Case Number: PSES 04/99 0269 WC
Province: Western Cape
Applicant: H S ARENDSE
Respondent: Department of Education
Issue: Unfair Dismissal - Constructive Dismissal
Venue: OFFICES OF WCED
Award Date: 17 December 1999
Arbitrator: D J G WOOLFREY
EDUCATION LABOUR RELATIONS COUNCIL
CASE NUMBER : PSES 04/99 0269 WC
In the arbitration between:
H S ARENDSE APPLICANT
WESTERN CAPE EDUCATION DEPARTMENT RESPONDENT
1 . HEARING AND REPRESENTATION
1.1 The arbitration was held at the offices of the Western Cape Education Department (‘WCED’) on 2 December 1999. The WCED was represented by Mr K Petersen, and Mr Arendse (‘the grievant’) by Ms Ralarala of the South African Democratic Teachers’ Union (‘SADTU’)
1.2 My terms of reference, agreed to by the parties at these proceedings, were as follows :
1.2.1 To decide whether the WCED had acted lawfully and fairly when it revoked the notification of 28 October 1997 granting Mr Arendse permanent status;
1.2.2 If it was found that the WCED did not act both fairly and lawfully, the arbitrator should grant appropriate relief.
2 . SURVEY OF EVIDENCE
2.1 The particulars of the grievant’s employment with the WCED, which are relevant to the current dispute, are as follows :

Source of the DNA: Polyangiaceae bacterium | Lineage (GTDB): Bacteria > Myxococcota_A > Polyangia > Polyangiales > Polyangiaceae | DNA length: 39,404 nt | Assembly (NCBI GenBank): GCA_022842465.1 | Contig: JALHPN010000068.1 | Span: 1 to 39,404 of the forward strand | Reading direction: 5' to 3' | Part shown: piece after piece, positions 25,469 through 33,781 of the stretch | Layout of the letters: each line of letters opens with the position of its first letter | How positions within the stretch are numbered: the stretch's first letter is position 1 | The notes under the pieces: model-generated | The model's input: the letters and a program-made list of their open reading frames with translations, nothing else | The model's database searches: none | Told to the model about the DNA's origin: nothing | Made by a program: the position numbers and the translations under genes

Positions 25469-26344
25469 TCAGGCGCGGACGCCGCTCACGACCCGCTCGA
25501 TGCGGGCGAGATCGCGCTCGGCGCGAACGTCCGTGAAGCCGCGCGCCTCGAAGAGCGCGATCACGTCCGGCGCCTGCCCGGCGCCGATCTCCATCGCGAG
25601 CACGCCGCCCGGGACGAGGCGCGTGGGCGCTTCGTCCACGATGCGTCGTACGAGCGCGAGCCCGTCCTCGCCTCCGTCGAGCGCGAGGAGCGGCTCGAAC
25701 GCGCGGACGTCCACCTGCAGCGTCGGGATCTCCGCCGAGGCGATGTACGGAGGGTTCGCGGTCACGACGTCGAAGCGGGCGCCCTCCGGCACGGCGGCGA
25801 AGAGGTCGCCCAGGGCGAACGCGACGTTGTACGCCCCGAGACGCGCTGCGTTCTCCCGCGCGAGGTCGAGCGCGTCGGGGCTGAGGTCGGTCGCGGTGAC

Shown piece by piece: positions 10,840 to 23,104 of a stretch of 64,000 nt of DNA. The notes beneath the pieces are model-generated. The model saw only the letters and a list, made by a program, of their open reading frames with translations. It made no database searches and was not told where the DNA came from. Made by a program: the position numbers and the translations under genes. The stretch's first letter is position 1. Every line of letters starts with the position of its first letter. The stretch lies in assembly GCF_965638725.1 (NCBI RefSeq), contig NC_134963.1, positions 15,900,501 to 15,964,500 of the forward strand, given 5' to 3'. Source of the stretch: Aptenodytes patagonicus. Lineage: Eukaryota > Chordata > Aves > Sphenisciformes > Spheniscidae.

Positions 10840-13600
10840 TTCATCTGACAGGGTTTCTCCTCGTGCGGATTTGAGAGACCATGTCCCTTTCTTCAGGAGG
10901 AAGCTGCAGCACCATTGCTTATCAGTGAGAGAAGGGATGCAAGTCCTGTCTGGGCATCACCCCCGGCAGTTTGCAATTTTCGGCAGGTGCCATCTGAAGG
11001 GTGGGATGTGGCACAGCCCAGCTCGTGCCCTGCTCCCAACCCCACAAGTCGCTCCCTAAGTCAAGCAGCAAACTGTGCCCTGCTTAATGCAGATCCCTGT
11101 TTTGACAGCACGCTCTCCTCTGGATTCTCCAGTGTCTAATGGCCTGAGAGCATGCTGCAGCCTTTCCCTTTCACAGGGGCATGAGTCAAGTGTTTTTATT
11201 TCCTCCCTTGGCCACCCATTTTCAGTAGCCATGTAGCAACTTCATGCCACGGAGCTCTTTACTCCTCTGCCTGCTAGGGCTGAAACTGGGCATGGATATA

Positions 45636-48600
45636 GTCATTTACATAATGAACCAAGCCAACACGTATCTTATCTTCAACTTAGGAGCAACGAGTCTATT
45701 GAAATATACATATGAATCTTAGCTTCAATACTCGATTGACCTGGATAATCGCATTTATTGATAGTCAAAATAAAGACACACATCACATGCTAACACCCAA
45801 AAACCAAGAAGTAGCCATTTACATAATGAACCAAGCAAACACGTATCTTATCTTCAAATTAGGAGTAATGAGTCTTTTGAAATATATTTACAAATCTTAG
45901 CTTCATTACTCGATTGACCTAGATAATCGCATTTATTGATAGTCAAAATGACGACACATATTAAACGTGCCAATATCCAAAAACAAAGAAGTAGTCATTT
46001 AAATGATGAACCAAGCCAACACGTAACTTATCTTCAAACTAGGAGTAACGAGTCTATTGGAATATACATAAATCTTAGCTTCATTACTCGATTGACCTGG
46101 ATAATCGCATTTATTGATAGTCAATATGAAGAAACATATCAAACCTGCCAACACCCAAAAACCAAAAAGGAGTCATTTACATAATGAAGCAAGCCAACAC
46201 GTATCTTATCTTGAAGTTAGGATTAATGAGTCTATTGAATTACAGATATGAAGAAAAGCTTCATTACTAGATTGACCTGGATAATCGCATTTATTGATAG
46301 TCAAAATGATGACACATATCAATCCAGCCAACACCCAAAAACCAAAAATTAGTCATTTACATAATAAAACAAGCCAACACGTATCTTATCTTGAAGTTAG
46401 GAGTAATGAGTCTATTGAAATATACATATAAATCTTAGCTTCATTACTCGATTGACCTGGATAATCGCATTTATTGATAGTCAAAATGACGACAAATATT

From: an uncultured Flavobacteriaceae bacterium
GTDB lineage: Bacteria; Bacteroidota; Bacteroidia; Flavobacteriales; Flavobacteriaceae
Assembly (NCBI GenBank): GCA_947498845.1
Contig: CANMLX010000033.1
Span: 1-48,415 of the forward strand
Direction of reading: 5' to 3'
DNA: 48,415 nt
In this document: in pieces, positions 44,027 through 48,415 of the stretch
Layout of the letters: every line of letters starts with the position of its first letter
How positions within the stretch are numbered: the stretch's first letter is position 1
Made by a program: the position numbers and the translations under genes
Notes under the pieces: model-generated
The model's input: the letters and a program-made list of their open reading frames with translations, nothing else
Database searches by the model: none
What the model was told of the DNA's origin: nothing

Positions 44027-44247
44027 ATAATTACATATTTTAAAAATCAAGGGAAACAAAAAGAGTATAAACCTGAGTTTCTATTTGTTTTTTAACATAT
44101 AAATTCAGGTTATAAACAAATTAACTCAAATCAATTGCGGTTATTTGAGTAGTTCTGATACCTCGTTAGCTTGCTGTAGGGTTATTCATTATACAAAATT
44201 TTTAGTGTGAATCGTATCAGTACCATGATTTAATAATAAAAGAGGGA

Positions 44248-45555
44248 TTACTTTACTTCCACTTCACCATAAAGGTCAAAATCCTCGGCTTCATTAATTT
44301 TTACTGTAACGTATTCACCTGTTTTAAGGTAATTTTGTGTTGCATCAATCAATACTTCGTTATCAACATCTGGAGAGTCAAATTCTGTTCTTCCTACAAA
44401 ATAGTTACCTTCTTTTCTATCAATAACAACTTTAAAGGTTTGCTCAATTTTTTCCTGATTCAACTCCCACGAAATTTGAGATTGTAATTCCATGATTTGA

2.1.1 The grievant was employed by the WCED on a series of temporary contracts, at a number of schools, from 1992 until June 1998. It was common cause that the grievant did not occupy a substantive vacant post prior to 1 July 1996, and that he therefore failed to qualify for ‘protected status’ under Resolution 3 of 1996.
2.1.2 On 1 October 1996 the grievant was appointed to the Ikamvaletu Secondary School in a substantive vacant post. The appointment was on a temporary basis. In November 1997 he was informed that his status had been changed to permanent. The events leading up to the notification of change of status were as follows : On the morning of 14 November 1997 the Principal called the grievant into his office and told him that he had a surprise for him, the details of which would be made known at a meeting of the staff later that morning. At the staff meeting, the Principal announced that the grievant had been granted permanent status. After the meeting the grievant was handed a copy of a letter signed on behalf of the Head of the WCED. The letter, which is dated 18 October 1997, is addressed to him and states the following -